CMC AR-15/10 Curved Single Stage Drop-In Trigger Review

I have built several AR style rifles over the past years, yet all have been built off various lower receiver "build kits" and none of them have what I would consider as a "better than standard" trigger pull.  Most of them range from around 5.5 to 6.5 lbs of pulling force.  A couple of years ago I decided to setup a rifle specifically for hunting in wooded areas with most shots to be less than 100 yards (realistically less than 50 yards) and decided on  the 300 Blackout caliber for this purpose.  This rifle is shown below and I have been very pleased with this build, yet have always known a better trigger was in it's future.  As I was looking through the various Black Friday deals at Palmetto State Armory, I came across several drop-in triggers and in the end selected this CMC trigger that was advertised as having a 3.5 lbs trigger pull and purchased it at a bargain price of $99.99, which must have been a great price because they are now listing a price of $173.99.  The CMC website carries this 91501 model and they show a MSRP of $189.99.

Figure 1 - Rifle Build


During my reviews I like to compare my results to the manufacturers claims where possible so the following text in colored italics was taken directly from the CMC website on 12/12/23 and gives an Overview, Key Features, and Specifications for the CMC AR-15/10 Curved Single Stage Drop-In Trigger.  The , and are my way to keep up with details that I have covered in this review with either photos, commentary or both.  I may also add commentary after these marks as necessary to explain some items if needed.

CMC Triggers Single Stage AR15/10 are available in configurations for Small Pin, Large Pin and M&P 15/22 Trigger in multiple pull weights and Signature Flat, Curved or Combat Curved Bow. Manufactured in the Great State of Texas.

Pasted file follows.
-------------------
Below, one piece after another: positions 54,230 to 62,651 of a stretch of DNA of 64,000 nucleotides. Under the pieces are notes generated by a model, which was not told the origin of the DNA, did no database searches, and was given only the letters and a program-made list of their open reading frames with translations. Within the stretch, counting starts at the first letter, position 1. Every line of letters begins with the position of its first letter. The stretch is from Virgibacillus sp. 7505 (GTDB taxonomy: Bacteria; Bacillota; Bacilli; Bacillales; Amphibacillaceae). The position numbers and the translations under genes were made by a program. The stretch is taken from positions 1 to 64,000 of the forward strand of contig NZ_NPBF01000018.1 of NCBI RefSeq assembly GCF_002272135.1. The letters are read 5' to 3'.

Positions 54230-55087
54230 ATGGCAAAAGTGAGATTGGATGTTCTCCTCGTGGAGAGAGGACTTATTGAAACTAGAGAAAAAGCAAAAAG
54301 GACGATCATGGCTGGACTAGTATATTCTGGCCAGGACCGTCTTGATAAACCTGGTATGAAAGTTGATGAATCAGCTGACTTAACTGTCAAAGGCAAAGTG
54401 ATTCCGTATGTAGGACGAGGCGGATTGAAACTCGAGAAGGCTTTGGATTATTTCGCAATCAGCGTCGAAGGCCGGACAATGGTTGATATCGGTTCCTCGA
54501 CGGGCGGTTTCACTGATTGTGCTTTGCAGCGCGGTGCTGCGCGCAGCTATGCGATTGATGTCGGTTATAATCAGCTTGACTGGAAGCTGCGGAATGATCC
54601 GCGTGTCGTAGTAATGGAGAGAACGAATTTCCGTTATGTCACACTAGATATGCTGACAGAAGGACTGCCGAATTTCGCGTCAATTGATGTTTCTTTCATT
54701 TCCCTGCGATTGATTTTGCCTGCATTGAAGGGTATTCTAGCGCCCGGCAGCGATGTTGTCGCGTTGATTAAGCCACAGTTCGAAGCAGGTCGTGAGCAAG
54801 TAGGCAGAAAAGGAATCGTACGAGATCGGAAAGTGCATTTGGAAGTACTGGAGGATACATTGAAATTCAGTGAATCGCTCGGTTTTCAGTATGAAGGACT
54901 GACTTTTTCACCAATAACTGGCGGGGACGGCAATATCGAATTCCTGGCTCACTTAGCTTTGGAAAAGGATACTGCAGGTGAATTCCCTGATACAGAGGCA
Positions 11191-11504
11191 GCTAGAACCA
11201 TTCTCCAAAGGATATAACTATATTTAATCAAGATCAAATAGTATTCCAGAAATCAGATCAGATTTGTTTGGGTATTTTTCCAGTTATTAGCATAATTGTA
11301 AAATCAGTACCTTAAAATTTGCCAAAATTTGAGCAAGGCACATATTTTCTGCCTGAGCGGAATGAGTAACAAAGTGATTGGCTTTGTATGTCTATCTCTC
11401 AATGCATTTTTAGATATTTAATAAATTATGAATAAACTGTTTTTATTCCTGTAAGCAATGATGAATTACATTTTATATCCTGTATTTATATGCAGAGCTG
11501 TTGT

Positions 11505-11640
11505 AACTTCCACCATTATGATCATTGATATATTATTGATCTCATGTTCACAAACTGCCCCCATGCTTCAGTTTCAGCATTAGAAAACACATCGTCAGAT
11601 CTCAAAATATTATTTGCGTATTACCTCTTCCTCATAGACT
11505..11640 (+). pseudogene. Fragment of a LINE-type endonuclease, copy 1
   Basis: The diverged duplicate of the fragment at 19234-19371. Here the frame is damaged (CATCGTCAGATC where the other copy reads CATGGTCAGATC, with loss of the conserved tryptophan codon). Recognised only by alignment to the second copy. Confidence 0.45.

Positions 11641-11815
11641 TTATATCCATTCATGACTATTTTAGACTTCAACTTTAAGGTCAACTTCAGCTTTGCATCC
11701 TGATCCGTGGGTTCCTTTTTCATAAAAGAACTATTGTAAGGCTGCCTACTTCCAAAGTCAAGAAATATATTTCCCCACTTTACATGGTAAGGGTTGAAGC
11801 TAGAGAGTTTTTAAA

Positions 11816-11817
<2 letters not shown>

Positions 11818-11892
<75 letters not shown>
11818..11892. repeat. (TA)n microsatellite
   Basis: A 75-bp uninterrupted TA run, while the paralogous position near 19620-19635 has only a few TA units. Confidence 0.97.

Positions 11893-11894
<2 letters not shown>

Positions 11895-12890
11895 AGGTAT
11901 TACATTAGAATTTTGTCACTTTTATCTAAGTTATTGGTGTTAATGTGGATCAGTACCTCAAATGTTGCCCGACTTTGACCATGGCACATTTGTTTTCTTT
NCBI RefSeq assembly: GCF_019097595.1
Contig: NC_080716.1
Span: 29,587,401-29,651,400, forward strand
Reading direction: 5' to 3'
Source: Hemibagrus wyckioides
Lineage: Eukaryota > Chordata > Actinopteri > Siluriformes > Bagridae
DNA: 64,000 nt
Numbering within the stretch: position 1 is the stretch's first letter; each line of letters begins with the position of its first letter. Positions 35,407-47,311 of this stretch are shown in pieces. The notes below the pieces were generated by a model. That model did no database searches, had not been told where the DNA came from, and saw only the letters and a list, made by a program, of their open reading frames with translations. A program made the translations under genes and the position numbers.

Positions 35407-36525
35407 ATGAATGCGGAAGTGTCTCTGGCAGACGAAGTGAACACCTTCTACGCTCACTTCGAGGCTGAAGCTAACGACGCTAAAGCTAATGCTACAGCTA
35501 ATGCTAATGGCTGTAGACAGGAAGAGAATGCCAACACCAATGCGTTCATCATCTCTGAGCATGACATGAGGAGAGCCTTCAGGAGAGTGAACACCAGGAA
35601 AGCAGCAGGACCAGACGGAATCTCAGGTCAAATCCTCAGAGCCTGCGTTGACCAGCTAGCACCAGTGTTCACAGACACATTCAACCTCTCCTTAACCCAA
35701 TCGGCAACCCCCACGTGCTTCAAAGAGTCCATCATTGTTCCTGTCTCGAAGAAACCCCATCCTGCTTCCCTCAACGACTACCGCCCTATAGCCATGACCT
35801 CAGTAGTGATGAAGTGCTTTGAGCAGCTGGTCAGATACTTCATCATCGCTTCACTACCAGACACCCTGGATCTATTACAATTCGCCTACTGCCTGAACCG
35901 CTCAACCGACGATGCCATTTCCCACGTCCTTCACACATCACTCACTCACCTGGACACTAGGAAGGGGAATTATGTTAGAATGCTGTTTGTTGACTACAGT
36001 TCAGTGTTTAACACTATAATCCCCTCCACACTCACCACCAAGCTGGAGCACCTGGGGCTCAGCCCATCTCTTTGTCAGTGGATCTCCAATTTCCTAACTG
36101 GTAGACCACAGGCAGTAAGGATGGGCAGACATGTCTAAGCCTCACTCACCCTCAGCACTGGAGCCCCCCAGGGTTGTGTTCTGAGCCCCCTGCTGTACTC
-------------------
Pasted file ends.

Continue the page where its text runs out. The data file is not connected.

CMC’s innovative, self-contained and easy-to-install AR-15 trigger groups, have been completely re-tooled to maximize production capacities, incorporate new design enhancements and reduce cost. CMC’s AR-15 trigger groups have always yielded exceptional trigger pull dynamics for our tens of thousands of satisfied customers.


  • Single Stage Trigger Available Pull Weights: 2.5lb, 3.5lb, 4.5lb, 5.5lb and 6.6lb Purchased 3.5 lb version
  • Available Pin Sets: Small, Large and M&P 15/22 Purchased small pin version which is standard on most lowers today
  • Ultra-crisp trigger with no feel of creep prior to hammer release In general yes, but if you really work at trying to feel the creep there is a very slight amount
  • The trigger has a glass-smooth break with no feel of grittiness I agree
  • Minimal lock time is designed into the assembly using controlled hammer weight and balance activated by a rocket wire hammer spring, assuring repeatable function with either commercial or military grade ammunition
  • Trigger pull is factory pre-set and not user adjustable Yes no adjustment and mine averaged ~3.75 lbs
  • Positive trigger reset allows a quick follow up shot on target
  • Hand assembled, and hand tested I can believe this
  • Totally self-contained one-piece assembly
  • Comes with CMC Anti-Walk Pin Set Fits Yes you can call them anti-walk pins, but in reality standard pins will not work so these are the required pins for this configuration which happen to give the benefit of anti-walk pins
  • MIL-SPEC AR-15 and AR-10 style rifles Fit in my Spikes Tactical Lower
  • Made from 8620 Alloy Steel and S7 Tool Steel with machined tolerances of +/- .001″ Gonna take their word on it